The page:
Galvin: What worries me is it’s a fantasy. It’s a fantasy that hospitals—with their community roots, their history, how difficult it is to change physician behavior—are going to respond in a fashion that won’t disrupt patient care if their payments get too close to the Medicare benchmark.
Efficient hospitals can do fine with Medicare payments. But the usual hospital is massively inefficient.
Murray: So, it’s all about constraint. A majority of hospitals in the United States don’t face a constraint from the private sector.
And then you get this dynamic, this symbiotic relationship between price and cost, where hospitals can jack up their prices, generate more revenue, and they spend it, and their cost structure goes up.
But there is a group of hospitals that face pressure from commercial payers and governmental payers, and they have much lower costs
Galvin: So, let commercial payers do it without rate-setting.
Murray: It makes the market more competitive. The Medicare Advantage market is a classic example of that.
You have government law that actually provides a backstop for the Medicare Advantage plans by setting out-of-network prices at Medicare rates. As a result, it’s no coincidence that Medicare Advantage plans pay close to or below fee-for-service rates.
Government’s role is to protect against market failure and egregious prices.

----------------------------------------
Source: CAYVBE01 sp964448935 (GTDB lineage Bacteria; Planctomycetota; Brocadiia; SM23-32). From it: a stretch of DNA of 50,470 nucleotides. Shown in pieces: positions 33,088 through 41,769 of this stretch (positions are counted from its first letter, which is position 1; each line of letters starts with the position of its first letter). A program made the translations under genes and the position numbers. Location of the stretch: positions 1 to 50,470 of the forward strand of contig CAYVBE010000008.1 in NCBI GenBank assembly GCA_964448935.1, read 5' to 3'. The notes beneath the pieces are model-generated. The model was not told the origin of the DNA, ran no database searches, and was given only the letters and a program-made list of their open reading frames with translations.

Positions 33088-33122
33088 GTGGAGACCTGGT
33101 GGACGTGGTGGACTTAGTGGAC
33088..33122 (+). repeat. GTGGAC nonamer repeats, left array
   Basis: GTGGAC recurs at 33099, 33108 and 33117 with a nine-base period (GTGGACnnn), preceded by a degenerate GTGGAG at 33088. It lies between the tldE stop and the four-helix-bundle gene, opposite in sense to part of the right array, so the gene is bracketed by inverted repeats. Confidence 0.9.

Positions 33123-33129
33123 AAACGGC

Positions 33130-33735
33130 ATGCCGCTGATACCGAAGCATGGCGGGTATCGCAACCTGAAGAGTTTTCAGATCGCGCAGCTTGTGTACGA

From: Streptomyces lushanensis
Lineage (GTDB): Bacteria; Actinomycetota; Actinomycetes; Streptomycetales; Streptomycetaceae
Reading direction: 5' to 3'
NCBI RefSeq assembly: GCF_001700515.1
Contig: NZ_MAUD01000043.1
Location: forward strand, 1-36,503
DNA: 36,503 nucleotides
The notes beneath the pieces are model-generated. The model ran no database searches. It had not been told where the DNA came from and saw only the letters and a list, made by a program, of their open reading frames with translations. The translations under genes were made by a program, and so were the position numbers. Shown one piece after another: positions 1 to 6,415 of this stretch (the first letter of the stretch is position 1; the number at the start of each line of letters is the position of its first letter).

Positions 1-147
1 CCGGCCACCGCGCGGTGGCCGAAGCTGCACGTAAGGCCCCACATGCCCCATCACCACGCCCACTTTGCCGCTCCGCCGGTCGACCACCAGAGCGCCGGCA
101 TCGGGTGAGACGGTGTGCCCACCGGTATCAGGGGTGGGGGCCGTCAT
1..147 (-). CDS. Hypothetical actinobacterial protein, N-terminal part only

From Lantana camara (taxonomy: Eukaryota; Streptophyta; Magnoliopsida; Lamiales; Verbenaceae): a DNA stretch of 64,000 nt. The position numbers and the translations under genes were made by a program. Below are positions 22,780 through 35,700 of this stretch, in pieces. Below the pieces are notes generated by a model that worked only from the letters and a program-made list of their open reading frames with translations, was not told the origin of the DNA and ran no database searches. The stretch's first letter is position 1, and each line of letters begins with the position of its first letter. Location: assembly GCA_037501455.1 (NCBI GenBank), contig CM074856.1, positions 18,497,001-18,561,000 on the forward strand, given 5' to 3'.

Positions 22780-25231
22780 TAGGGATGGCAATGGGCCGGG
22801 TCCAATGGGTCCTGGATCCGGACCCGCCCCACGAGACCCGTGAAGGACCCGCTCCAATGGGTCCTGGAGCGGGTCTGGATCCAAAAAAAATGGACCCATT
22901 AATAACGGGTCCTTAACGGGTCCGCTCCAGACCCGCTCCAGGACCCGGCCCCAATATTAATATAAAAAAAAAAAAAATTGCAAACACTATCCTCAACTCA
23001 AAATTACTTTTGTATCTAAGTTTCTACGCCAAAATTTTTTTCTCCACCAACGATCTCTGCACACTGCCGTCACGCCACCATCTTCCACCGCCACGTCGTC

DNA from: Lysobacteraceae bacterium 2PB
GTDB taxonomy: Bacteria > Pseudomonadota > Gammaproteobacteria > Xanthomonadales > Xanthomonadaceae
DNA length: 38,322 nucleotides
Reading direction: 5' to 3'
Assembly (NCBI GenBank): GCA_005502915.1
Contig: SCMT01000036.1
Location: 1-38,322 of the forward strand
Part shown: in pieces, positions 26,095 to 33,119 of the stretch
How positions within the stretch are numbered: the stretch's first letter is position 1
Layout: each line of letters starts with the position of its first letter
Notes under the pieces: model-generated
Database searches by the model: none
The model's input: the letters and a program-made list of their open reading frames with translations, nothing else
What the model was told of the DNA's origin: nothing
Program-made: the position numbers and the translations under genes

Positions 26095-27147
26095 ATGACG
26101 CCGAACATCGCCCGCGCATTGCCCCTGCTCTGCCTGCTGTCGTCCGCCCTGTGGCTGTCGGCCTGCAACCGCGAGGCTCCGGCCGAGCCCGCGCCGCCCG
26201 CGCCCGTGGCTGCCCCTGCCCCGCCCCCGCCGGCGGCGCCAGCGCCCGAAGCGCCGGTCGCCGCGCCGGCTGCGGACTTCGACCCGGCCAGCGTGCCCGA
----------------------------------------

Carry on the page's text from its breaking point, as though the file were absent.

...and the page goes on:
Galvin: It’s necessary to do something about surprise medical bills. And I think employers back that.
The devil is in the details. What’s interesting is how government is going to decide what’s the price that’s okay in these surprises. And this is what worries me about government.
If you price low enough—and I believe the best example of this is how government has priced primary care—you get shortages. For example, we need to be very careful about creating shortages in emergency care, particularly in rural areas.
Let me tell you why we favor arbitration to resolve high bills resulting from out-of-network charges. There are some rules. The providers make their case. The payers make their case. And the decision is final and not appealable. It preserves negotiation.
Murray: I’d be less cautious. I mean, we’re running out of time, and I think the first place to start is to set a limit on prices for all out-of-network care. That would restore some degree of negotiating leverage to private insurers.